Bush Chases Saddam, Ignores Real Threats

For the past year, George W. Bush has faced a choice between a real nuclear crisis and a fake nuclear crisis. Unfortunately for the nation and the world, he chose wrongly-and his mistake has made solving the real crisis more difficult and dangerous.

The phony crisis, as we now learn in greater detail with every passing news cycle, was Saddam Hussein’s alleged effort to develop nuclear weapons in Iraq. The President and the National Security Advisor, among others, told us that we faced the threat of a “mushroom cloud” over an American city if our military didn’t move swiftly to overthrow the Iraqi despot. The Vice President warned us that Saddam had already “reconstituted” his defunct nuclear program.

Administration officials cited various bits of intelligence material to support these dire assertions-including Baghdad’s importation of machined aluminum tubes, satellite images of construction activity at former nuclear sites and documents concerning the importation of partially enriched uranium “yellowcake” from impoverished Niger in Africa. In his State of the Union address, Mr. Bush adduced this evidence as part of his brief for war.

This propaganda campaign was quite effective. By last March, when our troops invaded Iraq, many Americans believed that Saddam Hussein possessed nuclear weapons and ballistic missiles that he was plotting to use against the United States.

Since then, we have learned that the President’s “evidence” was cooked. The aluminum tubes weren’t for uranium enrichment. The construction had nothing to do with any nuclear program. The Niger documents were obvious forgeries. And the excuse for all this falsification is that the President and his aides, notably Condoleezza Rice, only skimmed the relevant reports provided to them by the C.I.A. and the State Department.

That might be acceptable for a legacy student at Yale, but it isn’t quite good enough for an American President.

Meanwhile, in North Korea, the real nuclear crisis has festered, with only fitful attention from the Bush administration. Kim Jong-Il has told us he is creating both uranium and plutonium weapons, and we have reason to know that the eccentric dictator isn’t bluffing. Yet when the President alluded to the dire Korean situation in his State of the Union address, it was only to justify his urge to invade Iraq. Mr. Bush declared that we “must learn the lessons of the Korean peninsula and not allow an even greater threat to rise up in Iraq.”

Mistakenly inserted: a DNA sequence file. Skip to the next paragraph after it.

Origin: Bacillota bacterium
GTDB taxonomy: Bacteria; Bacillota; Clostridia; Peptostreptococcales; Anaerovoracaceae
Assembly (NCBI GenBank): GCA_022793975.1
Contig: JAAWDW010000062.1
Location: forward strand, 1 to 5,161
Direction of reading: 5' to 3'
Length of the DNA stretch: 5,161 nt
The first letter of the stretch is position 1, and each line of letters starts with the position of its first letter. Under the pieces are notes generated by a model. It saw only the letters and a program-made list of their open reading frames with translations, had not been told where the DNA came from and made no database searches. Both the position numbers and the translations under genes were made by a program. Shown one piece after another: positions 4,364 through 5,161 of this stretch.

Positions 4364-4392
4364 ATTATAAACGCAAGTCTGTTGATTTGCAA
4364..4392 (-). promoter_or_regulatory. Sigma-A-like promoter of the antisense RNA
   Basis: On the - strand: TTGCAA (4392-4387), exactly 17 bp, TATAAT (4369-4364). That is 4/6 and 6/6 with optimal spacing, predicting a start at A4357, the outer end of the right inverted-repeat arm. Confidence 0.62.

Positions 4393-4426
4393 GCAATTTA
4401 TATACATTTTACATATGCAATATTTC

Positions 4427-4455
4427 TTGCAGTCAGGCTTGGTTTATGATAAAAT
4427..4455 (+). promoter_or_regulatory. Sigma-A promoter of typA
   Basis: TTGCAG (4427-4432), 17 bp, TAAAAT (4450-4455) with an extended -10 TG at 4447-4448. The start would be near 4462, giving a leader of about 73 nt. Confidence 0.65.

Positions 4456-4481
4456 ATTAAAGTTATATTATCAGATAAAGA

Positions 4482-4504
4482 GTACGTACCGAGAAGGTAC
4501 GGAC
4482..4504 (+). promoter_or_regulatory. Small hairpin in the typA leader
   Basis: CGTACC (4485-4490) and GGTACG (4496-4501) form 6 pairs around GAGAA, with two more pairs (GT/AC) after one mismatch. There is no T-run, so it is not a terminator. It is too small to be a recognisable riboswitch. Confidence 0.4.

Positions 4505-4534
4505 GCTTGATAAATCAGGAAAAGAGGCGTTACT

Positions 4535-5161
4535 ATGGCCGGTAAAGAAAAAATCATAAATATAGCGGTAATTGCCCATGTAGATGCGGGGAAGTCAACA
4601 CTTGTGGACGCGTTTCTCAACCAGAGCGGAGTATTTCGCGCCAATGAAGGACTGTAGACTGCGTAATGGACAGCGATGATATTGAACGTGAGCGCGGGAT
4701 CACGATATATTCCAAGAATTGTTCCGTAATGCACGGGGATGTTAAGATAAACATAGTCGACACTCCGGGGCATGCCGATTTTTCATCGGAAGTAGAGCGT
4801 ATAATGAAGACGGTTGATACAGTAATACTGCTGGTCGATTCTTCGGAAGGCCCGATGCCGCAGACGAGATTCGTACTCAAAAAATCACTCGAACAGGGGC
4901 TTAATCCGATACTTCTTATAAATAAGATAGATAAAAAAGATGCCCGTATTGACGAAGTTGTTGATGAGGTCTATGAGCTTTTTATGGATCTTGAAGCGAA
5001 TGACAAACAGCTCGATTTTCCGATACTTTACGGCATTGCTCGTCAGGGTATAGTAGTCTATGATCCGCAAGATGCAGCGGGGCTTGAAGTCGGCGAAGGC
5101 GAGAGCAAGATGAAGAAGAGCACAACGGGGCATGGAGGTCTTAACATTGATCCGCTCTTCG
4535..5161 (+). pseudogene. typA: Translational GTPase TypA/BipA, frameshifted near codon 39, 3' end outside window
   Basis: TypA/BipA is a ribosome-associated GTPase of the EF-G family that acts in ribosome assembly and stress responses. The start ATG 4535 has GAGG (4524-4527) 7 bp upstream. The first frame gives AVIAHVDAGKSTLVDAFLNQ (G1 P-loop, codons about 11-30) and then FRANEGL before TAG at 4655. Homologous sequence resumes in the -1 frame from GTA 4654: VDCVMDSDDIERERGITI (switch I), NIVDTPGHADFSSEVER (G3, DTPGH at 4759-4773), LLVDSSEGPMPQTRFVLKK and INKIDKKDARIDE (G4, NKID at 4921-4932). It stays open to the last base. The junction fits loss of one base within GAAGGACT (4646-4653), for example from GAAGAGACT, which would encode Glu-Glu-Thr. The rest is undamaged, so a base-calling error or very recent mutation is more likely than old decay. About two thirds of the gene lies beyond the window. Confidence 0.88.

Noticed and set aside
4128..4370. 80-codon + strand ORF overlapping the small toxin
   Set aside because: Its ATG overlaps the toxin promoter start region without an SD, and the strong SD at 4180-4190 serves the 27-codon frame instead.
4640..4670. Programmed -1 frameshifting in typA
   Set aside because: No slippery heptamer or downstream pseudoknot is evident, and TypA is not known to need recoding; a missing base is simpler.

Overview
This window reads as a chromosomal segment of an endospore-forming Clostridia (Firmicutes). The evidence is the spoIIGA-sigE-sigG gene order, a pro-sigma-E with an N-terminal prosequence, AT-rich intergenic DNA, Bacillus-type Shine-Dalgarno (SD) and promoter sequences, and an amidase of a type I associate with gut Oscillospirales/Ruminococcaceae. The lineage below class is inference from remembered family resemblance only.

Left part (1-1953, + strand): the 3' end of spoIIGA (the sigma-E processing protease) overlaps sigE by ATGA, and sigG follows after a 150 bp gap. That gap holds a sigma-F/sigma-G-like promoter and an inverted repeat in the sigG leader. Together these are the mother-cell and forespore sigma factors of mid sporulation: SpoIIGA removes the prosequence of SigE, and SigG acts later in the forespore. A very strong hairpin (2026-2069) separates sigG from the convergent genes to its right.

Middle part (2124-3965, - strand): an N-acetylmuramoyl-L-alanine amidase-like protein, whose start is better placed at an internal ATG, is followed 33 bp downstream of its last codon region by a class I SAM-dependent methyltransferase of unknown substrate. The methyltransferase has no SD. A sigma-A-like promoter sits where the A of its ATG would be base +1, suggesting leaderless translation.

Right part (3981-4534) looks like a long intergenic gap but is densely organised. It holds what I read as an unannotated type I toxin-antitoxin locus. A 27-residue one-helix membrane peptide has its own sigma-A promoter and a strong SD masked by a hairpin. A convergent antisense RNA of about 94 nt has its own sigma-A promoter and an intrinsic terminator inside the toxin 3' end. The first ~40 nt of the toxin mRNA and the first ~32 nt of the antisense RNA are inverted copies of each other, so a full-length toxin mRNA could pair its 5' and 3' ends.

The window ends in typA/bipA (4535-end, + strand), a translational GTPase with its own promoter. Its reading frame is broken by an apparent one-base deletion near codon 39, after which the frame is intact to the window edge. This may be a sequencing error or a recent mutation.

A greater threat? Apparently not, at least as far as our intelligence and inspection teams have determined to date. There certainly aren’t any nukes in Iraq; in fact, there aren’t any “weapons of mass destruction” that were ready for deployment, and it’s conceivable that there aren’t any at all. Pyongyang probably has one or two nuclear devices already, and may have the means to fire a bomb at a target as distant as the West Coast. As a longtime seller of missile technology, North Korea could also market its uranium, plutonium or finished bombs to our terrorist enemies.

What has Mr. Bush done about this actual threat? He has threatened Mr. Kim with further international isolation, as if that would frighten the most isolated state on earth. He has hinted at the possibility of military action, as if we are willing to sacrifice 50,000 soldiers and a million residents of Seoul. He has insisted that he won’t submit to “blackmail,” which is his response to North Korean demands for bilateral talks with the United States. He has importuned Russia and China for help, although those regimes are not eager to assist the unilateralists in the White House. By alienating Moscow and Beijing, the invasion of Iraq may have rendered the Korean problem more intractable.

Despite their irritation with the White House, other states worried by Korean instability have tried to come up with an acceptable pretext for negotiations. If the United States won’t agree to bilateral negotiations, then everyone can pretend to hold multilateral discussions instead. Then, during the breaks, the North Korean and U.S. diplomats can meet and talk at the vending machines.

Faced with a paranoid, proto-nuclear dictatorship, Mr. Bush has exacerbated the problem with loud rhetoric and dithering policy. Unable to decide whether to negotiate or to seek “regime change” in Pyongyang, his administration has done nothing useful to contain the Korean threat. The United States has no policy, no plan, no discernible purpose in its posture toward North Korea.

What would we do for Pyongyang if its leaders decided to forswear nuclear weapons and ballistic missiles in a verifiable agreement with its neighbors and the United States? And what are we prepared to do if Pyongyang refuses to negotiate a secure deal? Nobody knows, including the President himself. Or if he does know, he isn’t telling anyone.

Earlier this month, the North Koreans announced that they had finished converting 8,000 spent nuclear fuel rods into plutonium. If you feel safer because our troops are in Baghdad, you haven’t been paying attention.